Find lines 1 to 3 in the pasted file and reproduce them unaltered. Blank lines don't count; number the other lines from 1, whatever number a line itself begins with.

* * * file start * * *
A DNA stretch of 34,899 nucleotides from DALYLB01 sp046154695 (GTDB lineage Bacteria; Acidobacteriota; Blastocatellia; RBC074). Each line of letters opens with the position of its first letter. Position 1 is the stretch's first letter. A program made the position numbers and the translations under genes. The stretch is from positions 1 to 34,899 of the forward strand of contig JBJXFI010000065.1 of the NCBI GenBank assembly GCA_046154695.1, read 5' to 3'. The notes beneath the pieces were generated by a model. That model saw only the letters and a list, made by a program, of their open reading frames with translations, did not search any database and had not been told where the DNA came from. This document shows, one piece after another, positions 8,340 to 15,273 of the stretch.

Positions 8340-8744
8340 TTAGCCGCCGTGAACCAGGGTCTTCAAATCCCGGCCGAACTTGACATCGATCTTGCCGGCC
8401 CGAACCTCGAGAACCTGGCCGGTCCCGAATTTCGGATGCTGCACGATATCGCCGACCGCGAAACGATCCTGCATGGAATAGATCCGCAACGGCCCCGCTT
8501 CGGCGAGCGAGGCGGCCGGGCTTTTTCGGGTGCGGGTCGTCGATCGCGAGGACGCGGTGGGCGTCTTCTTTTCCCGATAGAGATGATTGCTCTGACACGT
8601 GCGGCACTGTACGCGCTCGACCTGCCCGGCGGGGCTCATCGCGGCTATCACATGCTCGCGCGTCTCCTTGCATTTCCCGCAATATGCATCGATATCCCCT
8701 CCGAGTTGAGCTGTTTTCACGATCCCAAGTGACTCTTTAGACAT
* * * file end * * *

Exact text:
A DNA stretch of 34,899 nucleotides from DALYLB01 sp046154695 (GTDB lineage Bacteria; Acidobacteriota; Blastocatellia; RBC074). Each line of letters opens with the position of its first letter. Position 1 is the stretch's first letter. A program made the position numbers and the translations under genes. The stretch is from positions 1 to 34,899 of the forward strand of contig JBJXFI010000065.1 of the NCBI GenBank assembly GCA_046154695.1, read 5' to 3'. The notes beneath the pieces were generated by a model. That model saw only the letters and a list, made by a program, of their open reading frames with translations, did not search any database and had not been told where the DNA came from. This document shows, one piece after another, positions 8,340 to 15,273 of the stretch.

Positions 8340-8744
8340 TTAGCCGCCGTGAACCAGGGTCTTCAAATCCCGGCCGAACTTGACATCGATCTTGCCGGCC